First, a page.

There are good breakup songs and then there are breakup songs by Julia Michaels.
You know when you avoid your favorite restaurant because your ex might be there? Or when you miss them when you try so hard not to? Or when you fall for the same kind of person (the wrong kind of person) over and over?
Michaels, it seems, has been there.
No matter the state of your broken heart, the pop singer-songwriter likely has a song that perfectly matches what you’re feeling.
I’ve found myself processing the whole spectrum of emotions — happy about moving on, sad it’s over and all the in-betweens — with her songs, which also happen to be extremely catchy. She just gets it.
How is she so good at writing breakup songs? That’s essentially what I wanted to ask Michaels when I got her on the phone recently.
“I’ve been through a lot of them,” Michaels said with a self-deprecating laugh. “I’ve dated some not great people.”
Ahead of her show Friday at Gothic Theatre in Englewood, Michaels and I talked more about breakup songs, writing for pop stars and having “super major anxiety.”
‘I got issues’
Michaels started out in the music industry as a songwriter, writing songs for stars such as Ed Sheeran, Keith Urban and Britney Spears. She’s behind Justin Bieber’s “Sorry” and Selena Gomez’s latest hit, “Lose You to Love Me.”
In 2017, she wrote a song she didn’t want anyone else to sing. “Issues” was her first single.
“It had so many parts of me in it that it felt too personal to give away,” Michaels said. “I was like, I don’t know if I can give this to somebody and trust that they’ll do my own life justice. So, I didn’t.”
After “Issues” — the chorus of which goes, “I got issues and one of them is how bad I need you” — became a success, Michaels could no longer just write songs for other people. She had her own things to say.
On starting out
Singing her own songs meant Michaels also would have to perform them. Being on stage didn’t come naturally.
“I definitely went through a phase of having panic attacks and having a bit of stage fright, running away from performances and hiding in hallways and shaking on stage and freaking out,” Michaels said.
When she got on stage, she worried her music wasn’t connecting with people.
“At the beginning when people don’t really know your songs, they’re sort of judging you and judging if they like you or not,” she said. “Their arms are crossed, they’re on their phones or whatever and then you’re up there singing your heart out and you’re like, ‘Oh my gosh, these people don’t give a (expletive) about me or my music.”
But then she’d look into the crowd and see one person singing along.
“It was like, ‘Oh, you feel this, too,’” Michaels said. “I’m going to focus on you.”
Now, when she looks at all of the 2,000 or so people at her shows, they’re all singing along.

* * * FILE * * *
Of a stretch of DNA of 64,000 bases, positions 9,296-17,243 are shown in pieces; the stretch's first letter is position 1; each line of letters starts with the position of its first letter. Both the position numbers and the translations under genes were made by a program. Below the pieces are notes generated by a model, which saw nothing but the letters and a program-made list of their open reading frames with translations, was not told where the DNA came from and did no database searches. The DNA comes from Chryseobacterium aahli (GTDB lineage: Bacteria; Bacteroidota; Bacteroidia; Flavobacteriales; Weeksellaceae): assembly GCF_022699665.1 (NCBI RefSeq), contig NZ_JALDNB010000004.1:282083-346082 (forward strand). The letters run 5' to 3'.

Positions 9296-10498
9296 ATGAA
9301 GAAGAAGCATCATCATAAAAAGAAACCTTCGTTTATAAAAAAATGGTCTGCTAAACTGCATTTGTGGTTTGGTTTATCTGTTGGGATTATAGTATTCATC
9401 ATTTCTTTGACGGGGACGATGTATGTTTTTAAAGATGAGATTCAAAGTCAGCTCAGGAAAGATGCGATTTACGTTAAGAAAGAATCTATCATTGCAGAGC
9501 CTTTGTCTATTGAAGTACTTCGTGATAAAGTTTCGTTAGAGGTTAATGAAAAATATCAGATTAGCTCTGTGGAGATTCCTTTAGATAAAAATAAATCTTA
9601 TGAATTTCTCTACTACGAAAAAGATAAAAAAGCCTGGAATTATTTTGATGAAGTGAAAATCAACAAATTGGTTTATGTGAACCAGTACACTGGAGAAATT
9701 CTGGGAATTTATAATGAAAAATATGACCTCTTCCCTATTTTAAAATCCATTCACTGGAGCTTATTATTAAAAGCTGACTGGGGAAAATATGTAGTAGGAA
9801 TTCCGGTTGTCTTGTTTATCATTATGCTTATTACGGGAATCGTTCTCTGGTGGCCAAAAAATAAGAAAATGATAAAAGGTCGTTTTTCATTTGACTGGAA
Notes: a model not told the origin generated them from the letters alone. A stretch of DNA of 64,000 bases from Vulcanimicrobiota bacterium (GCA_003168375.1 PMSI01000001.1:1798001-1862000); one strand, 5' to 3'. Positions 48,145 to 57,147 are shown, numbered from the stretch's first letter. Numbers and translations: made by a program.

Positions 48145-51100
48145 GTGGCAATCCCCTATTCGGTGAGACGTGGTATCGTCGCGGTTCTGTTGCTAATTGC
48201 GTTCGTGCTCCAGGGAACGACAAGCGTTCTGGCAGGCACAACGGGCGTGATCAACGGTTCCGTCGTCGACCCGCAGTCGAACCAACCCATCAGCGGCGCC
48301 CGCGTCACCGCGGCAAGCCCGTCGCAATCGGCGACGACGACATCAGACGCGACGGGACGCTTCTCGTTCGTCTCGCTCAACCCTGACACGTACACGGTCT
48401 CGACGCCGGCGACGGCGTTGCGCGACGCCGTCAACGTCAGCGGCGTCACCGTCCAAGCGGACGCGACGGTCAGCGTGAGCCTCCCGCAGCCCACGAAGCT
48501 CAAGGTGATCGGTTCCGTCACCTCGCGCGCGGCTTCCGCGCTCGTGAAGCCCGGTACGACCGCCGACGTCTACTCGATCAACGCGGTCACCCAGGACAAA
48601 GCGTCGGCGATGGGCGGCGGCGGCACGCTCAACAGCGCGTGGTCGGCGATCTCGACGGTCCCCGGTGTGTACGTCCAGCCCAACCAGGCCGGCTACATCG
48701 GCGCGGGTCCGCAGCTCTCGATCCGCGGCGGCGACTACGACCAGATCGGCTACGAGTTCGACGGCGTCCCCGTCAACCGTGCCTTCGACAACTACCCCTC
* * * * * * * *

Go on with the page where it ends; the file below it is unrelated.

“One reason my fans are so important to me is they sing with me every night,” Michaels said. “Then I don’t feel super alone up there.”
Her songwriting process
When Michaels has an idea for a song, she doesn’t hesitate.
“I basically just write everything of relevance to my life,” she said. “I’m not someone who writes something and waits on it for six months. I try to write everything while I’m in the moment of it and then release it as soon as I can, just so everyone knows what kind of thought process I’m going through, how I’m feeling about my body, how I’m feeling in my mental state, how I’m feeling after heartbreak or when I’m in love.”
Her most recent albums, “Inner Monologue” parts one and two, sound like overhearing Michaels’ most vulnerable conversations with a friend. And they sound like Michaels is sad or angry or annoyed.
Even the song “Happy” isn’t about being happy. It’s about desperately wanting to be happy.
“I find I write more when I’m sad than when I’m happy,” she said. “When I’m happy, I don’t feel the need to rush to the studio and write about it. I want to be present. When I’m sad, I want to get out of my body and not have to deal with it.”
Last month, she released a beautifully crushing song called “If The World Was Ending” with JP Saxe.
They wrote it together in one day. On the day they met.
“He was reminiscing about someone he used to love,” Michaels said. “He had this idea of, ‘If the world was ending, could we set our differences aside and just have one more night together?’”
“I was like, ‘I love that,’” she said. “It flowed out of us from there.”
She has a knack for getting pop stars — from Gomez to Kelly Clarkson — to open up about their feelings.
“We just talk,” she said. “We just talk through life circumstances and obstacles. We talk about anything and everything and try to piece the conversation into a song from there.”
Anxiety as a superpower
Michaels isn’t only open on social media about having “super major anxiety.” She wrote a whole song about it.
She paired up with Gomez on the track, called “Anxiety,” which opens with these words: “My friends they want to take me to the movies. I tell them to (expletive) off, I’m holding hands with my depression.”
Why be so open about that?
“It’s something I deal with and something that completely took over my life for a really long time,” she said. “It’s such a major part of my life, and I know it’s a major part of a lot of people’s lives, so I think there’s so much strength in talking about it.”
She has learned to overcome it, thanks in part to songwriting.
“Having anxiety in a weird way for me is a super power,” she said. “It’s a major reason why I write songs. I’m so afraid of things sometimes that I shut myself in the studio and I write about how I feel.”
However she feels, her fans feel it all, too. And sometimes, that’s how she gets through the day or gets ready for the next show.
“I know they’re going to be shouting everything with me, that they’re going to be crying with me or singing with me,” she said. “I know that we’re doing it together.”